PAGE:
Damon Pistulka 06:30
Yeah, yeah. Cool. So what I mean, what was the seed because there’s a lot of difference between, you know, being in a Fortune company running teams of leading leaders and things like that to say, Okay, now I’m ready to start teaching leadership and showing you leaders how to how to be good leaders.
Jeff Custer 06:49
Yeah, you I think, where it really started clicking with me, I still have a picture on my desk that I really liked. And it was that it was a team I led that I always kept Perlier, like my personal dream team. We had elite we had, I had a group of leaders working for me that just had a great skill set, they were a great set of leaders, we were able to do things that people in our organization said couldn’t be done.
And it was the kind of group where it was just that high performing, the more you told us that you couldn’t do it, the harder we work to get it done. And I think that was really where I started seeing the importance of trying to make sure that I when somebody left out of there, so maybe somebody retired or somebody got promoted or something.
I wanted to keep that going because it was a lot of fun. And I just, I think that was the start. And then what evolved to David, for me was really about legacy. And if you think about your leadership legacy, when you’re done. And people think of you What do they think of and what I want to be remembered as is that type of leader who left the organization in great hands because of the leaders that I developed and hired. And always get a joke around your for like the two weeks if they remember that you work there, that’s gonna be remembered. And then they forget who you were.
Damon Pistulka 08:26
Yeah. For those two weeks, it’s a good thing.
Jeff Custer 08:29
Yeah. I mean, and I think that was kind of my progression was, it was a necessity. And then it was fun. And then it turned into legacy.
Damon Pistulka 08:39
Yeah, yeah. Well, in you, you are working with your sons and level up as well, aren’t you?
Jeff Custer 08:46
Yeah. So just kind of the story I like telling about this, you’ll have had this idea of, of doing leadership development for a long time. And it mentally for me, I always ended up on an airplane flying somewhere doing a bunch of seminars, which I think is fine. But I was like, Well, I’m not really sure that’s what I really want to do. So I kind of put that idea back on the shelf. And usually between Christmas and New Year’s every year I sit down for that I take that week of vacation, sit down and kind of ponder how last year wet what I want to get done this next year, and I’d pull that idea off the shelf. It’s like I don’t know how I’d make that work.
And about a year and a half ago, pulled that idea off the shelf. I thought what would happen if I took this and in leverage technology that we really learned through the pandemic leverages technology to share my expertise not only around the US but around the world.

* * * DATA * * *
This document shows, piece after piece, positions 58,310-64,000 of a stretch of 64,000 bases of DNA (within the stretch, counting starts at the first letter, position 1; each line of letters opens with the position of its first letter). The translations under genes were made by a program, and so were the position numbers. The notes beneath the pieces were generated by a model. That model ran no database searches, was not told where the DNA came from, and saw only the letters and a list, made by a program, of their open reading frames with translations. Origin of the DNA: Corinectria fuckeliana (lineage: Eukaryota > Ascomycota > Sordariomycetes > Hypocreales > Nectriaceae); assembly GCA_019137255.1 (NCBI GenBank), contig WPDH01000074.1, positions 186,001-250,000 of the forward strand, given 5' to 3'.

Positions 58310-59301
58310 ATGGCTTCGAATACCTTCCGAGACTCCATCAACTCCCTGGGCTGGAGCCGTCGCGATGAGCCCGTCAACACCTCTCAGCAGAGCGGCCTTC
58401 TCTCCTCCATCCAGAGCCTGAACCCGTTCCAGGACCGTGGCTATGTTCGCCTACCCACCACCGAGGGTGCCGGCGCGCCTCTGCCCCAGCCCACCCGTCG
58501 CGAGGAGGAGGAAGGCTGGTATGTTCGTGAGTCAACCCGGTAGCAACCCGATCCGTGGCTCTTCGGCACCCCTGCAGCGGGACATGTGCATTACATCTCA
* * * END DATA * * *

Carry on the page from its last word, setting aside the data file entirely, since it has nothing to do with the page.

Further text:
And it’s like yeah, I think we can do that and certain tie of three sons and start talking to a one by one. So here’s this idea I have what do you think would you like to join me in this effort and ask For the three conversations, they all said yes. And though, for me, the two things really stand out having done that. One is they bring skill sets that I don’t have. I’ve got one son that lives pretty close to you, I believe. And he’s a marketing guy. I’m not a marketing guy, an operations guy. And so when we start saying, What color do you want the logo to be?
It’s like, I don’t care. Just get it done. Yeah. But he’s got that skill set that I don’t I’ve got another son, that’s he’s an operations guy, but he’s an IT operations guy. So if you want a website done, if you want to figure out how you pay with a credit card, I don’t know how to do all that. But he does. And then my youngest son, is he really is just an excellent teacher brings an excellent teaching perspective. So it’s been pretty neat to take the skill sets that I didn’t have, and kind of handy that I’ve got them in the family to plug holes that, that I don’t have. I mean, that was that was kind of the initial thing.
But now as we’ve been on this journey together, kind of this hidden benefit that I’ve really found when I started when I talked about legacy, I was talking about your leadership legacy, maybe mostly in a business organizational context. But I also really think personal legacy is important to me. Yeah. And this has turned into a personal legacy that I never even thought of, yeah, that every week, multiple times a week, I’ve got the opportunity to teach my son’s leadership very intentionally. And if we weren’t doing this business together, we wouldn’t have those kinds of conversations. It’s like talking about it is worth talking about that stuff. You talk about it. Thanks. Yeah.
Damon Pistulka 11:53
Yeah. Yeah. Yeah. And it’s in its time spent with them, too. Yes.
Jeff Custer 12:02
And so one of the things it just makes me smile, I was actually talking a little bit this morning. And maybe just smile, because, you know, you kind of develop the lingo that you start, yo, I’m sure you’ve got the same thing. You own your business, you kind of develop these you buzzwords that you use. And I always smile when I start hearing them use the words that I usually use. Yeah, it’s like, oh, I can tell I’m rubbing off on them, and having an impact on him. And so while the business is important, it’s almost become as important to me to have them be somewhat of an audience for me.